Immigration of other health professionals is also considerable. Between 2007 and 2012, net migration of nurses was always above 1400 but showed considerable upward variation, exceeding 3000 persons in 2008 (after full free movement of persons was granted to EU15 countries plus Malta and Cyprus in June 2007) (Burla, Vilpert & Widmer, 2014). These numbers are very high when compared to the number of annually trained nurses (see section 4.2.3). Immigrating nurses work mostly in hospitals or long-term care institutions and only rarely in ambulatory care. In addition, a considerable number of migrant workers from EU countries are assumed to provide informal home care to Swiss elderly, but reliable data on this are unavailable (van Holten, Jähnke & Bischofberge, 2013).

The heavy reliance on foreign health professionals is due to a mix of factors, including the inadequate supply of national training places, a comparatively old workforce (see section 4.2.1), and increasing demand for health care services. However, high immigration rates of highly trained professionals are characteristic also for other sectors of the Swiss economy and migrating health professionals constitute only a small part of the overall migration flow to Switzerland (Jaccard Ruedin & Widmer, 2010).

4.2.3 Training of health workers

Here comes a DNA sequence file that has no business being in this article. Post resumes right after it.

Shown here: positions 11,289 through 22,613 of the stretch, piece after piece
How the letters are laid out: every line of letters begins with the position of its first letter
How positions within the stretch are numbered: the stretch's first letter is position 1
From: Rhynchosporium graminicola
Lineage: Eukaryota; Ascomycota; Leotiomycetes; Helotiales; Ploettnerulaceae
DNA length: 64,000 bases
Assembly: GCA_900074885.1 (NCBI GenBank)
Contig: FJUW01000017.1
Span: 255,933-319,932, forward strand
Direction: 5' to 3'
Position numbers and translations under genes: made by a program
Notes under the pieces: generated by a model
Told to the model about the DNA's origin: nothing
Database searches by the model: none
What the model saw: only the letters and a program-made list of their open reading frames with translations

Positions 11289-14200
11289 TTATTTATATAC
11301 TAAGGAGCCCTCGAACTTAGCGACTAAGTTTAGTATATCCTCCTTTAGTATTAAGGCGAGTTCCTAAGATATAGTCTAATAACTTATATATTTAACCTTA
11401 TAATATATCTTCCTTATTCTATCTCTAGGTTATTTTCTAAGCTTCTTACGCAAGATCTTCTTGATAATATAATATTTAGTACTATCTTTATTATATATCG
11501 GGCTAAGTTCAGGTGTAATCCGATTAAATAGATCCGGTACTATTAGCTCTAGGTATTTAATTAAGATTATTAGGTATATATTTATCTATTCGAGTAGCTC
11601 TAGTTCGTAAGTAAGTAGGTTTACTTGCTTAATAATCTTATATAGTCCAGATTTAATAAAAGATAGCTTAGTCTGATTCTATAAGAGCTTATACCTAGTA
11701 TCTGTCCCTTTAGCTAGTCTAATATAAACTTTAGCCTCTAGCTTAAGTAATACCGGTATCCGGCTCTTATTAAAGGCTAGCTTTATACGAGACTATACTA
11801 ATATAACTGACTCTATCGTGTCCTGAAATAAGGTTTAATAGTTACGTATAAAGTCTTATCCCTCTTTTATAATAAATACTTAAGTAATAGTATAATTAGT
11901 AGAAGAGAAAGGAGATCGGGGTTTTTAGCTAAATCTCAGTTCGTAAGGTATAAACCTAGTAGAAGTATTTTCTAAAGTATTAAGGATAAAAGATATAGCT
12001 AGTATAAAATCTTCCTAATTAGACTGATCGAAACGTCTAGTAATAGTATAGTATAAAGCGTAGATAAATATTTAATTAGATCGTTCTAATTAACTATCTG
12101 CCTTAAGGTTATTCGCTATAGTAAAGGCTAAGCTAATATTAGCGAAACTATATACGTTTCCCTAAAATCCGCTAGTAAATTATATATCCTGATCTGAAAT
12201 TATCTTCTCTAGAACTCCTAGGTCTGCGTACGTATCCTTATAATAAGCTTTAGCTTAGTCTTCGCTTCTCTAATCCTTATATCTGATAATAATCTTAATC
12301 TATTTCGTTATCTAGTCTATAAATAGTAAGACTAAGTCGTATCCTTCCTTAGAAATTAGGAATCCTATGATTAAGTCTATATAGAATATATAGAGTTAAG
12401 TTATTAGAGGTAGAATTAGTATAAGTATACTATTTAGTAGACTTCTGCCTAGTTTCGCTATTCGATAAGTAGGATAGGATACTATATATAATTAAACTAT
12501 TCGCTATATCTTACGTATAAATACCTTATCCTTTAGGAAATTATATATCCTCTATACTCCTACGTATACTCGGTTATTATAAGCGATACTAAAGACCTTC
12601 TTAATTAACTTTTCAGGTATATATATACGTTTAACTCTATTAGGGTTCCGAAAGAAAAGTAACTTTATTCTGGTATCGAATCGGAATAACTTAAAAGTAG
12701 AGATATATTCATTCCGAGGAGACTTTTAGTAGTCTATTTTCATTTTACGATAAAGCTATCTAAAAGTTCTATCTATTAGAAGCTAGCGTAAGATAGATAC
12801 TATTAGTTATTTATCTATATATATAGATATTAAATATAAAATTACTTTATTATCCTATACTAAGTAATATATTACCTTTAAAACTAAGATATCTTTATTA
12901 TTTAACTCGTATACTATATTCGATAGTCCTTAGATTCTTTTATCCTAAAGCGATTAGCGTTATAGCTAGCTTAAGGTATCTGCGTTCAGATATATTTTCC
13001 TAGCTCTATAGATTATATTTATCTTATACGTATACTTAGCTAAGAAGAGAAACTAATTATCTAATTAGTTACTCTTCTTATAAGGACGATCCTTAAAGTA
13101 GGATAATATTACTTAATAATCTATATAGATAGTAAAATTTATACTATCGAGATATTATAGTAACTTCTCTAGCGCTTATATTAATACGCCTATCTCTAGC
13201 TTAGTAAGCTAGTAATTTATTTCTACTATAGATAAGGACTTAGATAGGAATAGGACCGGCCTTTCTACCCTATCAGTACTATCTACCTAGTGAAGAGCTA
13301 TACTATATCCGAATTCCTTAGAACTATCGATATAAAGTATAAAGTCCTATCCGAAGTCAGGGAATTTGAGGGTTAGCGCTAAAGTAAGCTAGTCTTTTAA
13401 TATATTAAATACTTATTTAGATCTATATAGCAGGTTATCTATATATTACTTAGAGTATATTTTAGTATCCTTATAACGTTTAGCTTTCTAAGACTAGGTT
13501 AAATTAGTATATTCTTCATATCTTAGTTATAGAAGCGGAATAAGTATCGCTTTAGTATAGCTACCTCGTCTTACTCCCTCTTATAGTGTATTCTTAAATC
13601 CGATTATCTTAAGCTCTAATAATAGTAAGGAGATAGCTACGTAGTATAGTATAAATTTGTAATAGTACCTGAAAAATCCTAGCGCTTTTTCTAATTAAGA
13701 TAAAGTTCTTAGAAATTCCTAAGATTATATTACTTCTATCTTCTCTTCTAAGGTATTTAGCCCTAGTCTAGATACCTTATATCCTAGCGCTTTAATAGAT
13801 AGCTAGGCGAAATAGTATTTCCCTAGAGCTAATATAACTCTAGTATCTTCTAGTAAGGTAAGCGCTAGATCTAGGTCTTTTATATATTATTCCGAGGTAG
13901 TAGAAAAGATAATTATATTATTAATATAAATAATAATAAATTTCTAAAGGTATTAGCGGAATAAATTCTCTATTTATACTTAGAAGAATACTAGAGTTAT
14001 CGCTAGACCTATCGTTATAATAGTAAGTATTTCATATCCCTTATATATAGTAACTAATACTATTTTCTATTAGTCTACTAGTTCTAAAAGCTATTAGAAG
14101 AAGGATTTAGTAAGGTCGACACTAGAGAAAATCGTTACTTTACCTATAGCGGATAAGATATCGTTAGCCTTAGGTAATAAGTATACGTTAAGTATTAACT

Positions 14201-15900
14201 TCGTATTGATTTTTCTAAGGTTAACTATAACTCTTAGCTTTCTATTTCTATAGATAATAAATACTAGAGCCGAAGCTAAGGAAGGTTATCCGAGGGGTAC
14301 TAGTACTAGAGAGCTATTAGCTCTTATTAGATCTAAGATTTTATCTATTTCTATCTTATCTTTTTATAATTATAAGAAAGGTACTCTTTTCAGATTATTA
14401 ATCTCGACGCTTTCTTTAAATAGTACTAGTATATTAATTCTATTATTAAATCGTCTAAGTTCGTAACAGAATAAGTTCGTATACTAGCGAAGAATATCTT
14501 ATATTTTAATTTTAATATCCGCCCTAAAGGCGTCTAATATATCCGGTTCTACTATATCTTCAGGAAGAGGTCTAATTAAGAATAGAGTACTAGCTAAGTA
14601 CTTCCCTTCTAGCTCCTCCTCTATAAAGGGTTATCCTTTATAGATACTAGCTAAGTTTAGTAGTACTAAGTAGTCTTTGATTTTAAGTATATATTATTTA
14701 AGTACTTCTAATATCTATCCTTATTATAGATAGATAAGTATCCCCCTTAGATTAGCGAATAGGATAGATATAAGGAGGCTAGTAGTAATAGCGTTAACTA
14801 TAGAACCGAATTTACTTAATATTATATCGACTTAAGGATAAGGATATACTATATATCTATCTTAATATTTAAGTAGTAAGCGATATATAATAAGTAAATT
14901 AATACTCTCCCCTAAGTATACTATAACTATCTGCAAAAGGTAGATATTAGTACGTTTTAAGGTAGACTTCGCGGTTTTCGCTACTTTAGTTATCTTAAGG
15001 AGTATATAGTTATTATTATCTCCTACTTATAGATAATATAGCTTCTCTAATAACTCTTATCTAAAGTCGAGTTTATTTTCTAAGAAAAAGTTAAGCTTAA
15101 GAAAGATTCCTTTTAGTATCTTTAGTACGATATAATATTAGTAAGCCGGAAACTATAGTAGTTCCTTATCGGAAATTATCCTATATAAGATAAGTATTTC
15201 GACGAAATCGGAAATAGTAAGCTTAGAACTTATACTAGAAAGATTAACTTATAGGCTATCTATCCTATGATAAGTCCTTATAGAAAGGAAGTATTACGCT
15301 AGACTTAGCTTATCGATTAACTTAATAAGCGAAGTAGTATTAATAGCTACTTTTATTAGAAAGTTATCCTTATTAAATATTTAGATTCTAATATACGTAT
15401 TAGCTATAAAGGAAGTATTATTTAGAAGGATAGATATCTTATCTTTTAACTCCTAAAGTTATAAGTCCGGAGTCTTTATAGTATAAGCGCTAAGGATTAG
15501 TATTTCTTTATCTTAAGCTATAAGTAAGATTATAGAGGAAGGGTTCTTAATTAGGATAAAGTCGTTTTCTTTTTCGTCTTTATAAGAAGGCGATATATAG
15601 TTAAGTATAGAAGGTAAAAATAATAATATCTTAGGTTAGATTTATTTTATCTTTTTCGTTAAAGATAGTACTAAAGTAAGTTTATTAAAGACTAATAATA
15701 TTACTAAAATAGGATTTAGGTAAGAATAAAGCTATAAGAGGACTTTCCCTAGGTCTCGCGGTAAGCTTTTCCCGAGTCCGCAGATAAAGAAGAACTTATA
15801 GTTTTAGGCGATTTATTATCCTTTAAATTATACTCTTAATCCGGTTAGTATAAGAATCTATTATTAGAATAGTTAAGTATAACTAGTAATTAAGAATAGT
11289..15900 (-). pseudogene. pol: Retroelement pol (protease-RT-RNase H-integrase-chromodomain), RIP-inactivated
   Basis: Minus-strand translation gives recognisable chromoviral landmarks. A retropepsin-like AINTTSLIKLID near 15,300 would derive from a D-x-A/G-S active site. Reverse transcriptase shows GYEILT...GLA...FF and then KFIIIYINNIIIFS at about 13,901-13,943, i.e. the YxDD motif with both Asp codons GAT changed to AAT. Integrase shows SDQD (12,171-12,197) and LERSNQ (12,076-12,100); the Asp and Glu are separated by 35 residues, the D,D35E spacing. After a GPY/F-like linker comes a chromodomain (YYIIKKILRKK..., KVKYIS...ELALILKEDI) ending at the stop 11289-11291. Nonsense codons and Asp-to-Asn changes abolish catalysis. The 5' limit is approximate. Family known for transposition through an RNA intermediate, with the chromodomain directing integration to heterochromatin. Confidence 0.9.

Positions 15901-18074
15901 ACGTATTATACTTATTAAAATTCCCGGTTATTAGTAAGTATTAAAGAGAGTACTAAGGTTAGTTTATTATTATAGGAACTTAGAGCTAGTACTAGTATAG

Increasing national capacity for the training of health workers is a high priority in Switzerland, as documented by the inclusion of the objective “more and well qualified healthcare workers” in the Health2020 strategy (FDHA, 2013). In 2010, a Masterplan for training of health care professionals, focusing on non-university based health professionals, was agreed upon by – among others – the FOPH, GDK/CDS and OdASanté (SERI, 2010). The aim of the plan is to increase training capacity for nurses and other care professionals in order to overcome the estimated lack of about 4500 nationally trained professionals and to reduce dependency on migrants. In addition, in 2011, the government passed a strategy against physician shortage, calling for the number of physicians trained each year to be increased from 800 to around 1300 (Federal Council, 2011). More recently, the aim has been set to at least 1100 by 2016/2017 (FOPH, 2014f).